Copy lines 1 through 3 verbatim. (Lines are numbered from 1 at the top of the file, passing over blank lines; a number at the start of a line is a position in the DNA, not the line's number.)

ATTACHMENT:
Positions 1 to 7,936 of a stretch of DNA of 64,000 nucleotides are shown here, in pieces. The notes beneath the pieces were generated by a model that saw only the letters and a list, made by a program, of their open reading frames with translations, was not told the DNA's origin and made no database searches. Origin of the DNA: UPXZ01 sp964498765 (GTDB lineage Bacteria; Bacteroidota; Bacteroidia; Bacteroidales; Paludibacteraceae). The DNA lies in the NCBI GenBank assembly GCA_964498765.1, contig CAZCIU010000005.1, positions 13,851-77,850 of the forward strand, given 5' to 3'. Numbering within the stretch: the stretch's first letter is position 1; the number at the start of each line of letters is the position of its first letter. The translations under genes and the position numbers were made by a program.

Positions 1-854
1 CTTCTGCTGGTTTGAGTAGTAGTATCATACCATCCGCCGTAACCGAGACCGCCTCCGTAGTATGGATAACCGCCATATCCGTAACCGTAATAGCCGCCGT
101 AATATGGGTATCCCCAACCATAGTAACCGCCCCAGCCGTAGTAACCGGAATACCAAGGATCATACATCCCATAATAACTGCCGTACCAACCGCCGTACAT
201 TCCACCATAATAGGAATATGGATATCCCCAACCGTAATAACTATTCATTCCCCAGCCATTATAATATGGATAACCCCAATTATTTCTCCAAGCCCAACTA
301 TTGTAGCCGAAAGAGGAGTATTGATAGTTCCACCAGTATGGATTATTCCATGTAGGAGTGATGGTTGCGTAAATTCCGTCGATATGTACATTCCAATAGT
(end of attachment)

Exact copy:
Positions 1 to 7,936 of a stretch of DNA of 64,000 nucleotides are shown here, in pieces. The notes beneath the pieces were generated by a model that saw only the letters and a list, made by a program, of their open reading frames with translations, was not told the DNA's origin and made no database searches. Origin of the DNA: UPXZ01 sp964498765 (GTDB lineage Bacteria; Bacteroidota; Bacteroidia; Bacteroidales; Paludibacteraceae). The DNA lies in the NCBI GenBank assembly GCA_964498765.1, contig CAZCIU010000005.1, positions 13,851-77,850 of the forward strand, given 5' to 3'. Numbering within the stretch: the stretch's first letter is position 1; the number at the start of each line of letters is the position of its first letter. The translations under genes and the position numbers were made by a program.

Positions 1-854
1 CTTCTGCTGGTTTGAGTAGTAGTATCATACCATCCGCCGTAACCGAGACCGCCTCCGTAGTATGGATAACCGCCATATCCGTAACCGTAATAGCCGCCGT